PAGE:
“All the images of carnival are dualistic; they unite within themselves both poles of change and crisis: birth and death (the image of pregnant death), blessing and curse (benedictory carnival curses which call simultaneously for death and rebirth), praise and abuse, youth and old age, top and bottom, face and backside, stupidity and wisdom.”
- Mikhail Bakhtin
Seaports have a long- standing history as symbols of wealth, globalization, and political status. When ancient civilisations engaged in trade, they developed seaports. In contemporary geopolitics, ports are often a symbol of trade relations, and of the historical power and prowess of nations over each other. As the first point of arrival on the island, the ports of Reunion are sites of many of its historical and political events: When first visited by Portuguese explorers in the early 1500’s, Reunion Island was uninhabited. In the mid-1600’s. Reunion was settled when it was established by the French East India Company as a layover station for ships rounding the Cape of Good Hope in South Africa, en-route to India. Reunion’s main seaport (Le Port) was the first point of colonisation by the French Empire in 1642. African slaves were imported to work in first coffee and then sugar plantations; with the abolition of slavery in 1848, indentured labourers from mainland Southeast Asia, India, and Eastern Africa were brought in. Situated at the site of the first arrival of slaves to the island, at the port; and masquerading as an annual festival, the major design project, The Ministry of Liberation, is set on the 20th day of December - Fet’ Caf ’ - a holiday which commemorates the abolition of slavery in 1848.
Using ‘how to’ manuals, tokens, and a lexicon, the Libeation Carnival expresses the arbitrary nature of the imposed legal political boundaries and suggests, even for a moment, a new alternative political future of independence from France.
The Ministry of Acculturation, Seduction and Sedition
The project looks in great detail at the processes of ‘acculturation’, understood as the process of social, psychological and cultural change that stems from blending between cultures. The effects of acculturation can be seen at multiple levels in both the original (native or indigenous) and newly adopted (host) cultures. At the architectural level, acculturation can be seen in style, form, building techniques and practices, often adapted or adopted to suit local climatic conditions.
The approach centres on the diversionary, the oblique and the unseen, using tactics of seduction, subversion and subtlety. My site is a prominent site amongst historical buildings, remnants of Réunion’s colonial history. It is on Rue de Paris, which is Saint Denis’s ‘most prestigious’ street and contains ‘impressive’ wooden neoclassical style mansions.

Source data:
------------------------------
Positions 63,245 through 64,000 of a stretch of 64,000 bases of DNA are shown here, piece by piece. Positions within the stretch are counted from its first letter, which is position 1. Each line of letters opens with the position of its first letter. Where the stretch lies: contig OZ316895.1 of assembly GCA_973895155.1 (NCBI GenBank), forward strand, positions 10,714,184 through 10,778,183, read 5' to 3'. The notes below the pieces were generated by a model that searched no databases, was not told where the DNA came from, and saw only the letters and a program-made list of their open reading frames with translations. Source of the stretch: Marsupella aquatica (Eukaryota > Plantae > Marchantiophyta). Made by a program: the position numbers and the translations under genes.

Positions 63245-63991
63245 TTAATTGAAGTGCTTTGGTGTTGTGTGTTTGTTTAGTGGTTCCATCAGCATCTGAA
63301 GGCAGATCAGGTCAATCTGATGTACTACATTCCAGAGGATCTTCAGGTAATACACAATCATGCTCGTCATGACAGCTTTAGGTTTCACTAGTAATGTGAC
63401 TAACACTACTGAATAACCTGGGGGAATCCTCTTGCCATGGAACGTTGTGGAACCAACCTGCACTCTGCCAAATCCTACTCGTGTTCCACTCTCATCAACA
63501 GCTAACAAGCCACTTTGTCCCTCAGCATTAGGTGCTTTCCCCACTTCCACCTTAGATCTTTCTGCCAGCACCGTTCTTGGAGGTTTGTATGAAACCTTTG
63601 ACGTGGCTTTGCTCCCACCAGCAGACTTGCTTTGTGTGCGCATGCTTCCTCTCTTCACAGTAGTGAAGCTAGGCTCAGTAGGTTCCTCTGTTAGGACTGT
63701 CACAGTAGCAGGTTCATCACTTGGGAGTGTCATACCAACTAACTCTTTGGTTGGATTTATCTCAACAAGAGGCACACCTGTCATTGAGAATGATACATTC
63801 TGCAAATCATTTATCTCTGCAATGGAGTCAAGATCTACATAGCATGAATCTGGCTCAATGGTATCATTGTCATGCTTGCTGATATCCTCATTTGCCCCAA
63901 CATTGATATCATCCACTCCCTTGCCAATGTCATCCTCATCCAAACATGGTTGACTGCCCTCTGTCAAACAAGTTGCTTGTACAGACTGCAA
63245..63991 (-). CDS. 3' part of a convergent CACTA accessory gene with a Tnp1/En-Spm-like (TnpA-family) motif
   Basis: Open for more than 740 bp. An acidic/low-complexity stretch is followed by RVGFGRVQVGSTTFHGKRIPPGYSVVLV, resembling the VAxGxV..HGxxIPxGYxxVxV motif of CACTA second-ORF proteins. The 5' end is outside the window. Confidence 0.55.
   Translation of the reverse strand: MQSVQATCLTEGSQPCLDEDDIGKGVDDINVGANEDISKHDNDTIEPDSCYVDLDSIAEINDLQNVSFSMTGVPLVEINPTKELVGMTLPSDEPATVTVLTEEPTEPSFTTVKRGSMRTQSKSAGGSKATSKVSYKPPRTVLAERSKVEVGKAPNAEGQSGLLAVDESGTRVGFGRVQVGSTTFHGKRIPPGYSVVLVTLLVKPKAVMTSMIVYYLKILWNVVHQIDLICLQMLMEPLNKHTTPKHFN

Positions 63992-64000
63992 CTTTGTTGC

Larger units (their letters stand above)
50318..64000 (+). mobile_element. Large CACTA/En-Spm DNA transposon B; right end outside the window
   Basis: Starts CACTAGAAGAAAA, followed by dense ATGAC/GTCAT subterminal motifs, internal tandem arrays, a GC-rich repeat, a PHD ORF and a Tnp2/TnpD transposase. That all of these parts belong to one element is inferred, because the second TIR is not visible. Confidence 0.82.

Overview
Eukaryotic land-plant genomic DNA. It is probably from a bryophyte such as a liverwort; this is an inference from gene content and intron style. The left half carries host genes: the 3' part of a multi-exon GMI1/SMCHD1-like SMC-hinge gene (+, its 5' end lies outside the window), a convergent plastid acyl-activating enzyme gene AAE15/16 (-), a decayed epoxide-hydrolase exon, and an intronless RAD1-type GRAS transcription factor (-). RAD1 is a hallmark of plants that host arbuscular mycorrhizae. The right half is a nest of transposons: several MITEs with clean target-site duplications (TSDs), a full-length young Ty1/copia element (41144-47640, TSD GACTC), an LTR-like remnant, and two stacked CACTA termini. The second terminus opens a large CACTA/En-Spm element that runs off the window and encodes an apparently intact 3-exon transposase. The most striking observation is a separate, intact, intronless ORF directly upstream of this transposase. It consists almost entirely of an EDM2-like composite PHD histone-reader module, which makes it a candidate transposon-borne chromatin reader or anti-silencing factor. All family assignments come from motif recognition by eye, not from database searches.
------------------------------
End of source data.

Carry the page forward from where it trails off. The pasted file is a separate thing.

The project takes the form of a set of new, stylistically hybrid architectures along the Rue de Paris that are multi-sensorial experiences, spaces redolent with mystery and allure.
The Ministry of Créolisation
What’s in a name?
“I am the time traveller, choreographer and architect of this speculative project that I am unable to name.”
Reunion Island’s mixture of French, Malagasy, Tamil and Chinese influences provide a rich, textured and creative landscape. Apartheid, as its very name suggests, sought to separate, segregate and contain ‘difference’ and ‘otherness’. Créolisation is its diametric opposite.
In a world where ‘otherness’ has not contributed in an explicit way to production in the built environment, the project seeks to articulate it.
The project tries to draw analogies between architecture as-a-form-of-cultural-expression and race as a form-of-cultural-experience. But ‘race’ is a difficult concept. The more you investigate it, the more it disappears, the more slippery it becomes. It is not biological – the difference between someone with X amount of melanin and someone without isn’t even significant enough at a biological or evolutionary level to account for the difference between two species of cats – yet the history of the entire world is based on this chimerical idea. And a chimera, in theatrical terms, is something that is hoped for, but is illusory and difficult to achieve.
In his seminal work, ‘Race and Theatre’, Harvey Young says, ‘theatre and performance have been deployed as key metaphors and practices to rethink race, gender, culture and one’s self. Theatre has been a form of entertainment and escapism that allows us to travel back in time and be submerged in another world, which allows the audience to connect to the subject matter and experience what the characters feel.’